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        North Dakota | Activity 6.1: Homesteader Migration and Its Challenges

        Students watch a video about challenges that homesteaders have faced in North Dakota and the Great Plains. Students answer the question, “How did the Homestead Act and the railroad grants influence migration to North Dakota?”

        Lesson Summary

        Students watch a video about challenges that homesteaders have faced in North Dakota and the Great Plains. Students answer the question, “How did the Homestead Act and the railroad grants influence migration to North Dakota?”

        This lesson is part of "Great States | North Dakota | Unit 6: Agriculture and Economy" where students will learn about the major resources and enterprises that form the basis of North Dakota’s economy.

        Time Allotment

        10 minutes

        Learning Objectives

        Standards: 

        4.5.4: Explain how the physical environment (e.g., rainfall, climate, natural hazards) affects human activity in North Dakota. 

        4.2.9: Explain reasons for settlement in North Dakota (e.g., railroads, Bonanza farms, Homestead Act) 

        Supplies

        Directions

        1. Tell students they will be watching a short video about some of the families who settled in the prairies as part of the Homestead Act of 1862 and their experiences adapting to the climate.
        2. Provide students with the Homesteader Challenges handout. Instruct them to take notes on the challenges of the homestead families.
        3. Play the video, Homesteading - Weather on the Plains [4:40].
        4. Have students answer the questions on the handout.

        Answer Key

        1. It was marketed as temperate, with mild winters and plenty of rainfall. [0:42]
        2. The climate actually had very cold winters, freezing temperatures, and drought.
        3. Challenges include: [Listed throughout]
          1. Freezing temperatures
          2. Wildfires
          3. Starvation
          4. Drought
          5. Hail
          6. Disease
          7. Multiple years of failed crops

        Activity 1 (Advanced 8th Grade): Homesteader Migration and Its Challenges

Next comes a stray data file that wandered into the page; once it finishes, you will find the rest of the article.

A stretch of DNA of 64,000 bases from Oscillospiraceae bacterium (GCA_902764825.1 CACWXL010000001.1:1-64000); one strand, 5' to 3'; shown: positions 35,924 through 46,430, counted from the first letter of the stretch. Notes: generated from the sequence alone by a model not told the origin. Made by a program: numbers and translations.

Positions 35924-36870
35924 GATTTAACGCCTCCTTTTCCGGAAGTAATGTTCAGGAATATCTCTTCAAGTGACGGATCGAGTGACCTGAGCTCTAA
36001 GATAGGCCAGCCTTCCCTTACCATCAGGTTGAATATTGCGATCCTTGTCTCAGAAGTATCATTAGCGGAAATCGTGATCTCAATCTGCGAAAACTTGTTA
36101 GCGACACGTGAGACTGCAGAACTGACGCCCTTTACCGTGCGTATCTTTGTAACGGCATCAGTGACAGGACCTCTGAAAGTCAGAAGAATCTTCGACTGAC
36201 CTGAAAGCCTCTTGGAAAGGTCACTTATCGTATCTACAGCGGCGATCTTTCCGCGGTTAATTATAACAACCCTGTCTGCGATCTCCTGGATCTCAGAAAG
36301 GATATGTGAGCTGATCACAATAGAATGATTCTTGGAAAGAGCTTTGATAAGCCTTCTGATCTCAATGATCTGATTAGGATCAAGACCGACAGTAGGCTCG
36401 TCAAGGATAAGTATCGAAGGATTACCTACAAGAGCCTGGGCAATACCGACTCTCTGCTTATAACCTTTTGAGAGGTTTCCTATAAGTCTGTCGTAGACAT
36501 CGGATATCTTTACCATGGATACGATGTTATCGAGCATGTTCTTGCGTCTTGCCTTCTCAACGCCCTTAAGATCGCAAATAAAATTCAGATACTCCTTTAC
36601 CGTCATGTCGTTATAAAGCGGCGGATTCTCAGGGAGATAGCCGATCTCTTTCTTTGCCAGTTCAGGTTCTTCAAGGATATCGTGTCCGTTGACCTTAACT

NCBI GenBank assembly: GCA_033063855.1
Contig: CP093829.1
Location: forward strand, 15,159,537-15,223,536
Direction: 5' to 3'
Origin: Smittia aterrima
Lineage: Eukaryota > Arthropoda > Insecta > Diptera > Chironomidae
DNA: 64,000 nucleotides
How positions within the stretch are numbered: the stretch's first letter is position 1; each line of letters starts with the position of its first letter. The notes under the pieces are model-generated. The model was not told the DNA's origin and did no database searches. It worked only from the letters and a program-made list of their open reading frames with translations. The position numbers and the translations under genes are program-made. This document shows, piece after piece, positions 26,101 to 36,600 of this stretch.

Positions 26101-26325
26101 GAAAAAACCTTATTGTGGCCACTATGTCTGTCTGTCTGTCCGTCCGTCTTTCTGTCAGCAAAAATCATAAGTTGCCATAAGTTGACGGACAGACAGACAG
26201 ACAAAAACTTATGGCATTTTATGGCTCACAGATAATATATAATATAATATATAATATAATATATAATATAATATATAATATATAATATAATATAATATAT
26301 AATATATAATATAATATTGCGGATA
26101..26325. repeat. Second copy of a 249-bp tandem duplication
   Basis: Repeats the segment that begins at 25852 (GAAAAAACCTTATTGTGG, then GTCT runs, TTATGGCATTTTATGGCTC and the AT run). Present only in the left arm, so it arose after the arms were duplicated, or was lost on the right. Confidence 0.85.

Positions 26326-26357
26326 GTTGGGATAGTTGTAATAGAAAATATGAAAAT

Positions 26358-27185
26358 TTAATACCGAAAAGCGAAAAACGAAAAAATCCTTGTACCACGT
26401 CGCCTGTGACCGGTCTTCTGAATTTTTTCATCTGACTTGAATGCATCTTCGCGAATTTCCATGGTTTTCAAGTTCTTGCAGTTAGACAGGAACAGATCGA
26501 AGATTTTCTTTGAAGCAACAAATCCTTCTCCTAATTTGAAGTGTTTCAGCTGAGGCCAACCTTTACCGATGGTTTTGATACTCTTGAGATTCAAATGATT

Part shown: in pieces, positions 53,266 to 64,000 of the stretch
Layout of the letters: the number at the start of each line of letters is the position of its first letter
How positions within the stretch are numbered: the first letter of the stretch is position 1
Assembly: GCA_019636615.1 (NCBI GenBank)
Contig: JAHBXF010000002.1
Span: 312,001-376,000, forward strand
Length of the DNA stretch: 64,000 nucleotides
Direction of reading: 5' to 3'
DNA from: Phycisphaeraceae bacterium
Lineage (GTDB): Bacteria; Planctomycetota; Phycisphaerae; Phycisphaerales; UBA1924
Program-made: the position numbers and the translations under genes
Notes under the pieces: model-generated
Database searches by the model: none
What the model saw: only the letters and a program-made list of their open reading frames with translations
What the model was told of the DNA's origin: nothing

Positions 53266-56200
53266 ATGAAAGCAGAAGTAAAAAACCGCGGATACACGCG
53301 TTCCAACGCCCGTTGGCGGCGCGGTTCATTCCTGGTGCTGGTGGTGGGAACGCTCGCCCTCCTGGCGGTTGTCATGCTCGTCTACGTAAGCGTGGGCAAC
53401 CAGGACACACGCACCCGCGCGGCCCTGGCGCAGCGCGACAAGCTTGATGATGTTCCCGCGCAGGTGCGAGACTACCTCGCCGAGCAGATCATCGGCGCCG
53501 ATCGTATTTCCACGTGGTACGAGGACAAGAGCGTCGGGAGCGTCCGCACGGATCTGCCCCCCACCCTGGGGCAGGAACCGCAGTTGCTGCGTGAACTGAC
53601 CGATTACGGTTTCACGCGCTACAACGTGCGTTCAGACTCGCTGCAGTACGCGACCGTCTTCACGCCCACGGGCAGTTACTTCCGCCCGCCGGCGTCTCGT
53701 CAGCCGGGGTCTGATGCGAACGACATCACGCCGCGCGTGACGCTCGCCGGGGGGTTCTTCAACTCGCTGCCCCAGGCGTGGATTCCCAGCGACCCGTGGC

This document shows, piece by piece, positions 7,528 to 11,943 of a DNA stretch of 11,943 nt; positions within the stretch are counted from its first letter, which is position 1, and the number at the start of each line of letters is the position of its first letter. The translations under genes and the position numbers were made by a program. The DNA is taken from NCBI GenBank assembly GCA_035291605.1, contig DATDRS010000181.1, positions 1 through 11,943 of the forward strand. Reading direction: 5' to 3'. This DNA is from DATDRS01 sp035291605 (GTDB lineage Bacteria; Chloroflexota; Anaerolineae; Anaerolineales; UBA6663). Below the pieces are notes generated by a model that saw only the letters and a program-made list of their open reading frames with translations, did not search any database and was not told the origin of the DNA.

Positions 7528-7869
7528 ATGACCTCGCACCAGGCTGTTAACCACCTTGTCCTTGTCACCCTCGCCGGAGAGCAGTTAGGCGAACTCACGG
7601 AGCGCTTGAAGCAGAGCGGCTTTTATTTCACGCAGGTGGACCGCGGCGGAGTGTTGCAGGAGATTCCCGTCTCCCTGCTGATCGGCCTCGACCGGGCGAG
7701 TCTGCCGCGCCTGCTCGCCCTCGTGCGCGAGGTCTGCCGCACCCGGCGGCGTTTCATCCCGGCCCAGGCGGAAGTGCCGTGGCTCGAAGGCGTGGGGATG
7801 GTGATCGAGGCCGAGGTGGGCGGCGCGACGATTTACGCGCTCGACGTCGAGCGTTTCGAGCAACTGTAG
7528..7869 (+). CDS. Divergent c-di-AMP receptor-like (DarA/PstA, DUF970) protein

Lesson Summary

        Watch a video about homesteader families in North Dakota. Students consider the different countries from which people migrated to the Plains states during the Homesteading era.

        Learning Objectives

        Standards: 

        8.5.2: Describe the characteristics, distribution, and effects of human migration within the United States during different time periods (e.g., Westward Expansion, post Civil War, Industrialization, urbanization).

        Time Allotment

        10 minutes

        Supplies

        Directions

        1. Tell students they will be watching a short video about some of the families who settled in the prairies as part of the Homestead Act of 1862. Over 300,000 families poured onto the prairies to claim their piece of land.
        2. Provide students with the Homesteader Migration handout. Have students note the different people who migrated to the Plains states during the Homesteading era.
        3. Play the video, Homesteading - Weather on the Plains [4:40].
        4. After the video, explain that the first narrator, Julia Gage Carpenter, was the sister-in-law of L. Frank Baum, who went on to write the classic The Wonderful Wizard of Oz. Baum based parts of the story on Carpenter’s life as a homesteader.
        5. Have students complete the handout questions based on the notes they took. Then, reconvene and discuss the answers as well as the question: “How did homesteading influence the culture of North Dakota or United States?”

        Answer Key

        Handout answers:

        1. Cold, milk and water froze indoors, can see her breath [0:02]
        2. Ireland, Minnesota [2:10]
        3. Loss of child, loss of sister, diphtheria, five bad crop years [3:35]
        4. Land, adventure, profit, visions of a prosperous future
        5. External factors: weather, lack of food, drought, Great Depression, low commodity prices

        Discussion question:

        Homesteaders came from everywhere—not only the eastern United States but other countries as well. The people from all of these different places bring their own customs and traditions, contributing to the melting pot culture of the United States.

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